Bermuda Post

Friday, Jul 03, 2020

No new COVID cases in Bermuda for a week; 12 cases remain active

No new COVID cases in Bermuda for a week; 12 cases remain active

Between Sunday and today there were 122 test results received by the Ministry of Health; and none were positive for COVID-19. This means we have not had a positive case for a full week.

Bermuda continues to have 141 total confirmed positive cases.

There are 12 active cases, of which 8 persons are under active public health monitoring, and 4 persons are hospitalized; none are in critical care.

A total of 120 have now recovered, and the total deceased remains 9.

The average age of all of our confirmed positive cases is 61 and the age range of all of our positive cases is from 18 to 101 years.

The average age of persons hospitalized is 77 and their age ranges from 66 to 86 years.

The average age of all deceased cases is 74 and the age range is 57 to 91 years.

Overall, 57% of all cases are Black, 41% are white and 2% are other or unknown.

The source of all local cases is as follows:

- 41 are Imported
- 84 are Local transmission, with known contact
- 11 are Local transmission with an unknown contact, and
- 5 are under investigation

Bermuda’s country status remains “Local Transmission – Cluster of Cases”. The seven-day average of our real time reproduction number is 0.63.

Remarks by Health Minister Wilson

Our reopening indicators will be updated today, showing that we are holding steady in our control of COVID-19. In fact, I’m pleased that our score on face mask wearing has improved, moving us up to amber on that indicator. Well done, Bermuda! On that note, I should thank Mr Aaron Evans for his collaboration with the Ministry of Health team on the reopening scorecard.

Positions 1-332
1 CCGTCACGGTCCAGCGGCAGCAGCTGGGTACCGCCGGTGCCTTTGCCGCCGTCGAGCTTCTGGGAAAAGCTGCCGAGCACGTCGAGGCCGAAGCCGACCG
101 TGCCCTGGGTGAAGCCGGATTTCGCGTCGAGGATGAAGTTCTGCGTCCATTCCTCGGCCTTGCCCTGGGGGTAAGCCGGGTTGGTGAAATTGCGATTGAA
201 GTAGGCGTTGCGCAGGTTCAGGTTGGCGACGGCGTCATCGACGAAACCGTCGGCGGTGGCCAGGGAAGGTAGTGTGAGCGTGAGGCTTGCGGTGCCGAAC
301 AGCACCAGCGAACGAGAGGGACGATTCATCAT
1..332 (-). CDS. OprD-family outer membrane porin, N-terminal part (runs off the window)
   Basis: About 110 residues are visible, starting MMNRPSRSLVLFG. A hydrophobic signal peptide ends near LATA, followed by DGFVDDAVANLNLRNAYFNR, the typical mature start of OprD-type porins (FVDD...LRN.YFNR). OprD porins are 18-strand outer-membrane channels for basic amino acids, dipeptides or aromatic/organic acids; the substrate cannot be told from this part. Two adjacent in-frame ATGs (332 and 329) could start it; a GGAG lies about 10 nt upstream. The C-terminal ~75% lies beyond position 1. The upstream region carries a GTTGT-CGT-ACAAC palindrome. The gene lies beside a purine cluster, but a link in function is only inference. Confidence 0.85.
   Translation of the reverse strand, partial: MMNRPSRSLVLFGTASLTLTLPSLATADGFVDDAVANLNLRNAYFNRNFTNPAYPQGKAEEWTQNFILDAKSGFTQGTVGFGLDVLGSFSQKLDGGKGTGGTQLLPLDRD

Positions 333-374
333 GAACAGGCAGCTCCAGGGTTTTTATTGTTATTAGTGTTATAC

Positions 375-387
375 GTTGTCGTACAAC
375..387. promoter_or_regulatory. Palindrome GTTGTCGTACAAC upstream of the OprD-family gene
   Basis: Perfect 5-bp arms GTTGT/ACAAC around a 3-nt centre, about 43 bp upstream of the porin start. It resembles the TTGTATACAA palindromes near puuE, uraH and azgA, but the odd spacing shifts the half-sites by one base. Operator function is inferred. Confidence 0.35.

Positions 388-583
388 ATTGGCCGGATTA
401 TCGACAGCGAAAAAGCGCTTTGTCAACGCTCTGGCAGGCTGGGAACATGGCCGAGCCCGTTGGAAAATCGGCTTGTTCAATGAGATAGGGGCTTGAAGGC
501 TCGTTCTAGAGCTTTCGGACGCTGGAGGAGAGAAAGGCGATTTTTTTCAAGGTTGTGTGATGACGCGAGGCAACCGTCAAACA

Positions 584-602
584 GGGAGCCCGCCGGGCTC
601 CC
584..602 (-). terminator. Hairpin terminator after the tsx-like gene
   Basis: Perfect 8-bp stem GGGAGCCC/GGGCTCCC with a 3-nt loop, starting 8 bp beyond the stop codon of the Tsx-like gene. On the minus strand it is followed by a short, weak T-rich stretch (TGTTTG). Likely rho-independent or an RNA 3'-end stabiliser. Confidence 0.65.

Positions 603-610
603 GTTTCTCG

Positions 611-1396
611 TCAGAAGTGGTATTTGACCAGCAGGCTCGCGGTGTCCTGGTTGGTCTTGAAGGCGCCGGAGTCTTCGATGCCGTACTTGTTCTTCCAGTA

I was truly impressed by the images of yesterday’s march with near-universal use of face masks. Our team members who attended the march to hand out face masks reported that there were very few un-masked persons. We hope this responsible action by the public will prevent this mass event from being a ‘super-spreader’ incident.

We will keep a close eye on the reopening indicators to see how things evolve for the coming two weeks of the virus’s incubation period. Until then, please register on HealthIQ and update your status frequently. This is more necessary than ever, following yesterday’s one-off mass event.

I also encourage persons to take advantage of the free testing available through our drive-through at Southside, especially if they were in close contact with one of the very few people who were not wearing a mask. Close contact means within 6 feet for at least 15 minutes.

As we head into the summer, I feel it’s an appropriate time to share with you some of the most recent guidance that has been produced regarding summer day camps and afterschool programmes.

It can be found on the Government website and it is intended for Camp Directors, staff and parents. It includes advice on how to make Camps safer, reducing the risk of spreading COVID-19 and providing a safer environment for those on site, their families, and the wider Bermuda population.

The guidance is informed by our own Ministry of Health and international organizations such as the Centre for Disease Control, Public Health England, and World Health Organization.

If you’re a parent, this guidance will tell you what the government is recommending Camp organizers consider to help limit the risks of COVID-19 transmission. The measures that can be put in place will vary according to the type and location of the camp.

If you’re a Camp Director, this guidance includes a lot of advice and ideas to help you plan delivery of a safer camp such as: